|Thumbnails from TurningArt.com|
showing four of my woodcuts and five paintings.
Unlike giclees each hand-printed woodcut has distinctly beautiful nuances. The giclee option confused fine art print collectors and the ability to sell fine art prints became increasingly difficult. Up to the late 90s most large cities had fine art print galleries that sold only hand-made prints. Today such galleries are extremely rare.
On the positive side hand-made prints are selling for prices never seen before. And highly collectible, multi-color woodcuts by artists such as Gustave Baumann are selling for record prices.
From time to time I've been approached by reproduction companies offering to sell my work. So far I've only agreed to one company, TurningArt, on one condition–that the reproductions have significant differences from the original woodcuts. This means that all my TurningArt offerings have been cropped in a way that differentiates them from the originals. Plus the originals have paper and ink texture that is impossible to reproduce in a mechanical reproduction further ensuring that each woodcut is a unique and inimitable piece of art.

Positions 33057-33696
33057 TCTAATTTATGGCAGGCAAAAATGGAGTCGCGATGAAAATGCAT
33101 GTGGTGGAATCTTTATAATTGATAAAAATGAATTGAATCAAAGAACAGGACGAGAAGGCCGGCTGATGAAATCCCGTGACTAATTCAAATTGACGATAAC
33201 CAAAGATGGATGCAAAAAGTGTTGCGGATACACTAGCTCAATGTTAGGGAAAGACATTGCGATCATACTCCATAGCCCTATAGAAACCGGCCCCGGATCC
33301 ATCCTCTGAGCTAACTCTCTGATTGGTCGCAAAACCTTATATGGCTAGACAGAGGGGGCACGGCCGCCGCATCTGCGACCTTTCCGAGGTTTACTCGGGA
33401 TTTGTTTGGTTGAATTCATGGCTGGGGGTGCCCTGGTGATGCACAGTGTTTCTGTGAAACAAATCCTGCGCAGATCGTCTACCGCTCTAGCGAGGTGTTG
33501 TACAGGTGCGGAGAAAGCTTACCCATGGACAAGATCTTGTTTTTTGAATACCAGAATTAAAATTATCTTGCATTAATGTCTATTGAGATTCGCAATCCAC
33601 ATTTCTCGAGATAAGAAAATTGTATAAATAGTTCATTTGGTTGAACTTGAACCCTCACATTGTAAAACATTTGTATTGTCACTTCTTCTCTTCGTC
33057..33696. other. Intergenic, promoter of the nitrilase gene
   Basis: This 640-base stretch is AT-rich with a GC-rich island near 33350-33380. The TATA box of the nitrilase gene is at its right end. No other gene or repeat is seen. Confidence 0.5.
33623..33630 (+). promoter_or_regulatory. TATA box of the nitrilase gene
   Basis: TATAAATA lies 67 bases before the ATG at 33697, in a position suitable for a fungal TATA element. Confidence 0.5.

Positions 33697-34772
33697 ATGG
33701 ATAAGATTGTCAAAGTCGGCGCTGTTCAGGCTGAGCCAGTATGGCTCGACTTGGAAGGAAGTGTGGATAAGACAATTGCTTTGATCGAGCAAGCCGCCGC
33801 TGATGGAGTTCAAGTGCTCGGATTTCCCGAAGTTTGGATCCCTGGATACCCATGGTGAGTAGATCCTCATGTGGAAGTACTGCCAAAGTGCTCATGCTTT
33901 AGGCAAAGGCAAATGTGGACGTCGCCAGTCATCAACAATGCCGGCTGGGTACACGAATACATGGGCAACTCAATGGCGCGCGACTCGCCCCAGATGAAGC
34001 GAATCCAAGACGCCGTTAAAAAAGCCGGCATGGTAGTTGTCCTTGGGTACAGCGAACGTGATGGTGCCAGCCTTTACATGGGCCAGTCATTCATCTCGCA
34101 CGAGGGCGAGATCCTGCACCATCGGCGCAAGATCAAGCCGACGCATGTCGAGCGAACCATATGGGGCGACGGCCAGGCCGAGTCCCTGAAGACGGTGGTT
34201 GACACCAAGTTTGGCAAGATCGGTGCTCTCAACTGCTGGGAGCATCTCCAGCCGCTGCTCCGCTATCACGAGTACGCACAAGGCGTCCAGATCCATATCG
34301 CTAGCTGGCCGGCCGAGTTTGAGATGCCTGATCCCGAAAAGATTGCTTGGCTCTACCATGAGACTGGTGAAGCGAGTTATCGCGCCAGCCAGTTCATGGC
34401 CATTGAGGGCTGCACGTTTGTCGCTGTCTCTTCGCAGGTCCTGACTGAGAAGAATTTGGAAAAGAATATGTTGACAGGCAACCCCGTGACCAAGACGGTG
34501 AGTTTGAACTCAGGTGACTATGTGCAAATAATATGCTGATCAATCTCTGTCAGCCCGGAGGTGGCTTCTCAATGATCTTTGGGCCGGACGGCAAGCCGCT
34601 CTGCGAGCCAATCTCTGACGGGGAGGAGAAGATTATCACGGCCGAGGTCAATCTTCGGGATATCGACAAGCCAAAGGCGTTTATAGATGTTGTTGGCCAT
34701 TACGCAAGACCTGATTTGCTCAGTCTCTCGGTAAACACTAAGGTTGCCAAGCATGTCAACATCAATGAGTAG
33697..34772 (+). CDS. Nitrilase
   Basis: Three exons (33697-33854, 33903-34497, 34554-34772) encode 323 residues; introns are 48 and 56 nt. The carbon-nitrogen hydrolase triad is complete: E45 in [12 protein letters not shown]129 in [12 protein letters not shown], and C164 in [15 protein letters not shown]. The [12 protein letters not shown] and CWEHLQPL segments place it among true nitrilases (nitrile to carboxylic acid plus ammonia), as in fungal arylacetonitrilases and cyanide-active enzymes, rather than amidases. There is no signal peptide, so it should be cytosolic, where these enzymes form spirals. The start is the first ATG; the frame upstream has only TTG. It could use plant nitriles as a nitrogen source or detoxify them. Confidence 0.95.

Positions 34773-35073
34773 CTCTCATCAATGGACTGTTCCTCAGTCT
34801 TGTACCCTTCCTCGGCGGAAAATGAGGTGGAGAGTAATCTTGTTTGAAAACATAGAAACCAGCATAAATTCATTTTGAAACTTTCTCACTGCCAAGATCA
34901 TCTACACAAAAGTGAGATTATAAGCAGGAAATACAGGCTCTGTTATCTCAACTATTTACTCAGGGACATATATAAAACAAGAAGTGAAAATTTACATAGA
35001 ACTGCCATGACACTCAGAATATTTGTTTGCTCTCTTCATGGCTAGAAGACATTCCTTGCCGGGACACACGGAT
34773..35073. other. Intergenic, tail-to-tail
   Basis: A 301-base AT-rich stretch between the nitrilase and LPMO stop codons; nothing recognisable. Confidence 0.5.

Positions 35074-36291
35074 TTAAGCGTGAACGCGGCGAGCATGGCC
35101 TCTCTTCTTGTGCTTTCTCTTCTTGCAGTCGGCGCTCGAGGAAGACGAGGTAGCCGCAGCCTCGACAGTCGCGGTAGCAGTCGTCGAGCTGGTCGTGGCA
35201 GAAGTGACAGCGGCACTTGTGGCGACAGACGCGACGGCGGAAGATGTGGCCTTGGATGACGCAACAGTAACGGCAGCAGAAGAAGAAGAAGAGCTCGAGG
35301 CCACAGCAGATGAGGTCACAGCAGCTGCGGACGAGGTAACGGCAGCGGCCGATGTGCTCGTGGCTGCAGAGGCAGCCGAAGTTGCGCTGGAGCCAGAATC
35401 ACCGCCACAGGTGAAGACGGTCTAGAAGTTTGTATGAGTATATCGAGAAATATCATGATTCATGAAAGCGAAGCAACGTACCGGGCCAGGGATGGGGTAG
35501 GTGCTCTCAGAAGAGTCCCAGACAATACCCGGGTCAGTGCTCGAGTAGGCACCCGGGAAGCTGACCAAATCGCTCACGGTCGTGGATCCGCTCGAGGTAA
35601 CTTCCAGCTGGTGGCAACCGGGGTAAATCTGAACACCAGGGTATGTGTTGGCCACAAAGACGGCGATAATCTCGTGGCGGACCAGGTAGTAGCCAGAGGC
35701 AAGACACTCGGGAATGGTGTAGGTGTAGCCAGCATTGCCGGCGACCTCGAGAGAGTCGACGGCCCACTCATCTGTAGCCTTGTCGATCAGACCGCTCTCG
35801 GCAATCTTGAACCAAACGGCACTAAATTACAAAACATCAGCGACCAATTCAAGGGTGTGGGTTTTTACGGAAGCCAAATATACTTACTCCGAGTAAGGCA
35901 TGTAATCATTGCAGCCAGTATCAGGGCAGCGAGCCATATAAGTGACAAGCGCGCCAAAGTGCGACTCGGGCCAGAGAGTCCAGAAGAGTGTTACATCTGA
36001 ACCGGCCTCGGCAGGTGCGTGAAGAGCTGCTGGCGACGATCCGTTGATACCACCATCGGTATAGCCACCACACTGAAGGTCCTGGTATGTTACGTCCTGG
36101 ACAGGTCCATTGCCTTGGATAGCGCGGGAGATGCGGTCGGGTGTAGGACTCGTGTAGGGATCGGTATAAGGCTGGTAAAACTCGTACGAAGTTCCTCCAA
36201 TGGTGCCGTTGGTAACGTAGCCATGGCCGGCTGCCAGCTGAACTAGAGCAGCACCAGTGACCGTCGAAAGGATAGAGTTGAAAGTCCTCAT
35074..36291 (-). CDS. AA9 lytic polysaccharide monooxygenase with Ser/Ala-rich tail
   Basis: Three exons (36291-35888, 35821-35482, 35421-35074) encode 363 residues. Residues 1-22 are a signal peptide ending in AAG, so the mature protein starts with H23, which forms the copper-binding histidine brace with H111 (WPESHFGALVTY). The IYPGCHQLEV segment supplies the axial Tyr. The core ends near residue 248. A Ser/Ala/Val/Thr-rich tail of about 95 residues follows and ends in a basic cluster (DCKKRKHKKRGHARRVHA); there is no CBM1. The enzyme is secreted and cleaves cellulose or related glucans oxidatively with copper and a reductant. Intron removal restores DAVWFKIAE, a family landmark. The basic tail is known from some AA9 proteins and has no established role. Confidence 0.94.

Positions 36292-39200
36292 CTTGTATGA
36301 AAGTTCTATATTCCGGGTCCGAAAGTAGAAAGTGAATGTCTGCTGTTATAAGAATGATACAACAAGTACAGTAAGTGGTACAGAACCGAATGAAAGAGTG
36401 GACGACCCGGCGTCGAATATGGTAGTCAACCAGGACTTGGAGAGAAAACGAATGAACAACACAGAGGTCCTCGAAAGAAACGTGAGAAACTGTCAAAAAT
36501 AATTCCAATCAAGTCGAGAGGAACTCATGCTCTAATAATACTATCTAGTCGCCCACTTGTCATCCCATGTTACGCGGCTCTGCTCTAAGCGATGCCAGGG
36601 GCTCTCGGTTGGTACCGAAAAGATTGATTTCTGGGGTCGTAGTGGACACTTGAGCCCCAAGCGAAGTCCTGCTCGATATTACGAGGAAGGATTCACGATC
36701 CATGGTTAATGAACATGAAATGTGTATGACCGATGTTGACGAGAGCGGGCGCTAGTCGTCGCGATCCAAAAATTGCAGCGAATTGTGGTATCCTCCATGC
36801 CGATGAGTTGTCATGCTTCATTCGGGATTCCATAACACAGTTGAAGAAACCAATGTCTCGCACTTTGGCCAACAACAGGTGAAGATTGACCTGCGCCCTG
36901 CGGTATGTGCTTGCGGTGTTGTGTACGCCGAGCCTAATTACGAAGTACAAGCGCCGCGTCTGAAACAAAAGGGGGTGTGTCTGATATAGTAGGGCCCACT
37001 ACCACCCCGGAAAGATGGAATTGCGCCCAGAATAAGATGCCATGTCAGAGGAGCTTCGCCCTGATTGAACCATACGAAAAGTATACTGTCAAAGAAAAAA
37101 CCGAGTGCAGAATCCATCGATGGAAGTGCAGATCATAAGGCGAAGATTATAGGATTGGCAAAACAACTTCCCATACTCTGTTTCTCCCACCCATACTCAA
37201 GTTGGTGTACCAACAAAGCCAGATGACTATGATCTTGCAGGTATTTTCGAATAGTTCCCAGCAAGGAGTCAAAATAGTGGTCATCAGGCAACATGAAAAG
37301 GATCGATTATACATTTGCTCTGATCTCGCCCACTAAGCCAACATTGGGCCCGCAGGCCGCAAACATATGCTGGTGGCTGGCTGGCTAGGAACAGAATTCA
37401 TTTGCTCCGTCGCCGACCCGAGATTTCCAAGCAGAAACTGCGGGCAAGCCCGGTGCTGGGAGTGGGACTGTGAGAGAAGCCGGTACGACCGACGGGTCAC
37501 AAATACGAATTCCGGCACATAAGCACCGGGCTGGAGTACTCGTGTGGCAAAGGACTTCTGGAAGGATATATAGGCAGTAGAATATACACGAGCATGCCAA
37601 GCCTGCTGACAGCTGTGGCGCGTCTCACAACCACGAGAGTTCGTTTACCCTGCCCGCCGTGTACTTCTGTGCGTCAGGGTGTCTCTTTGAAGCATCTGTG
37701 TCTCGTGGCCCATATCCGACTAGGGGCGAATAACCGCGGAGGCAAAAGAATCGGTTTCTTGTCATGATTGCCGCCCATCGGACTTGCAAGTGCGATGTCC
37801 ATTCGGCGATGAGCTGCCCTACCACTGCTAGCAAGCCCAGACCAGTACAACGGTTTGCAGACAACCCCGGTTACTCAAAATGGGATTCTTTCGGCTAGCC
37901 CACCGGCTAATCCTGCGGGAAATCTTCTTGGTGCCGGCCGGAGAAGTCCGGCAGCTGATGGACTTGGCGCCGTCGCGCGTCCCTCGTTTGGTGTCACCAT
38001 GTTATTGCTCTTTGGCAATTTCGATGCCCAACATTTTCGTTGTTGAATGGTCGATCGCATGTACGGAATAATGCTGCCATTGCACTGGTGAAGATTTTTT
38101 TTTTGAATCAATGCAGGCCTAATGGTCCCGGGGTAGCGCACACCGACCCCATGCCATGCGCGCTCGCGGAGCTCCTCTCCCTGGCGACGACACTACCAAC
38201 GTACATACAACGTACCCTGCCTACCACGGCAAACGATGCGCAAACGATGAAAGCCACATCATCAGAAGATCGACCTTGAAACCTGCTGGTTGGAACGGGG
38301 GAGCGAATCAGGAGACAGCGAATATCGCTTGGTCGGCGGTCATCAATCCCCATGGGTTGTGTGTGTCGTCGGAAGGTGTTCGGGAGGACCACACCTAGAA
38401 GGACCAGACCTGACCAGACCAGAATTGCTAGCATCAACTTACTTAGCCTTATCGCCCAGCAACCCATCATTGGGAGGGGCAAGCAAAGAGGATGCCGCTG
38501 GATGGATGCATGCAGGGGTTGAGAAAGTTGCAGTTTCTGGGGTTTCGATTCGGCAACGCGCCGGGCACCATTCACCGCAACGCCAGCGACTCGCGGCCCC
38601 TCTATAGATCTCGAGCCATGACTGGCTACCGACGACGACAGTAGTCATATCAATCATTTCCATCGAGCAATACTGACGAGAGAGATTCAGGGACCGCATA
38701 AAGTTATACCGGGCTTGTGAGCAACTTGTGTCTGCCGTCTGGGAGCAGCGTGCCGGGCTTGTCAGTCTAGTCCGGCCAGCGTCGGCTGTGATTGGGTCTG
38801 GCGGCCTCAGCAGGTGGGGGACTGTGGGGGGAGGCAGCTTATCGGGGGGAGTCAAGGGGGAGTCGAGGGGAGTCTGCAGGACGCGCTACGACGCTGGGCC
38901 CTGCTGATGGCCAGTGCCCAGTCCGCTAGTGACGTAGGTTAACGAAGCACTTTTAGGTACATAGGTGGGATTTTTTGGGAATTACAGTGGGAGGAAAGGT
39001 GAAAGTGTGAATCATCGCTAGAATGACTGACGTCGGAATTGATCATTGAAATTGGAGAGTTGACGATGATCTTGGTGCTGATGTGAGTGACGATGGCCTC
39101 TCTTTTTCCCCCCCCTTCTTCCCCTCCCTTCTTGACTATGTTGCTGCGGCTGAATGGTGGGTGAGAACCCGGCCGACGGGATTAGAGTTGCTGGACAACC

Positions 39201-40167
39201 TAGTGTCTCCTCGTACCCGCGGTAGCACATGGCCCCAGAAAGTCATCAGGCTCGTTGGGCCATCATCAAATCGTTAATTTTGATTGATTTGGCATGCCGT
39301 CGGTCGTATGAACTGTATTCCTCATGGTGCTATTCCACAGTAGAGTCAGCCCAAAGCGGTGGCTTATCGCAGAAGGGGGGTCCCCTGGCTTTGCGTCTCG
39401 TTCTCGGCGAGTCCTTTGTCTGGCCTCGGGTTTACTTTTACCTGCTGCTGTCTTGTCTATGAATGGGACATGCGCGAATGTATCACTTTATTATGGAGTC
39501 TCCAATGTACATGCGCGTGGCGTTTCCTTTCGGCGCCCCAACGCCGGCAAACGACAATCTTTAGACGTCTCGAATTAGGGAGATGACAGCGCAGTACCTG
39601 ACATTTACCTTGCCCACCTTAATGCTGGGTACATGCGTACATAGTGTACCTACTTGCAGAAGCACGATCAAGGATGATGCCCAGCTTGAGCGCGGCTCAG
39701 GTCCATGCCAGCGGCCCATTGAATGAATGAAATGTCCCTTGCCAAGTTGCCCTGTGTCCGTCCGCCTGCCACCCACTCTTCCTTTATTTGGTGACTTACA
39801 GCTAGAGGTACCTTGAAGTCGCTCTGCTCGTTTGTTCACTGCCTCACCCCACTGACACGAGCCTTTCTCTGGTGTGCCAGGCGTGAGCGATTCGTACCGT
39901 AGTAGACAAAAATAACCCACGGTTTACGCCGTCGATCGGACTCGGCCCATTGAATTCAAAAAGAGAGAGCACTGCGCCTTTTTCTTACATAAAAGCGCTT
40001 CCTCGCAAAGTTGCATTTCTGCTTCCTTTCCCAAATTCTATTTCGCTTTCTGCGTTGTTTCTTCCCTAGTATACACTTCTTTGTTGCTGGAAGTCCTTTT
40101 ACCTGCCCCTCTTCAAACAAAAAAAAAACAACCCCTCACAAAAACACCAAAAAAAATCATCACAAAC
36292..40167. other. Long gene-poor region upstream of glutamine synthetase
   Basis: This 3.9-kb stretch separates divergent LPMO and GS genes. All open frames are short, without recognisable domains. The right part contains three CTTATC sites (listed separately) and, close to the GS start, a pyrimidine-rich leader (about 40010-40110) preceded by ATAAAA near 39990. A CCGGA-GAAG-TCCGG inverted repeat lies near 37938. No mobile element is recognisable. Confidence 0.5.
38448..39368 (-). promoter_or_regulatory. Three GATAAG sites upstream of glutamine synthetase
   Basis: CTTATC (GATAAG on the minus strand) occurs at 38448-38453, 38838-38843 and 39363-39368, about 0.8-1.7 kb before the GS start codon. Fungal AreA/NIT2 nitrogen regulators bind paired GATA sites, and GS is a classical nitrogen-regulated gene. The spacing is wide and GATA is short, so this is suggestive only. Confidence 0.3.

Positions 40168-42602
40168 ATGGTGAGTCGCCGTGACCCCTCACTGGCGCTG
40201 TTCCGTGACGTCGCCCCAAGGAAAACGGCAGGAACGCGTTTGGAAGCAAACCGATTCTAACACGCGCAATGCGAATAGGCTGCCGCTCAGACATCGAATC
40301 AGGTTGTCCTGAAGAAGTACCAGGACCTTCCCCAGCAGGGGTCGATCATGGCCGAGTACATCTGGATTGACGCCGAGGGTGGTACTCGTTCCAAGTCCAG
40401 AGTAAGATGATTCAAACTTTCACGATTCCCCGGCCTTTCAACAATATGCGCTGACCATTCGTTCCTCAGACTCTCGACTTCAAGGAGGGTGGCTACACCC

Unlike the TurningArt reproductions I sign and number each woodcut and keep editions low (usually under 40). Every print is hand-deckled and hand-embossed on acid free paper following traditional techniques. With rare exceptions I cancel each block–preventing future editions.
I feel these efforts are necessary to preserve the line between mechanical reproductions–the only way some people can afford art–and the more rarified market of fine art prints, a market that is probably one of the smallest art markets in America.
Let me know about your experiences with the print market.
Brad Teare–June 2015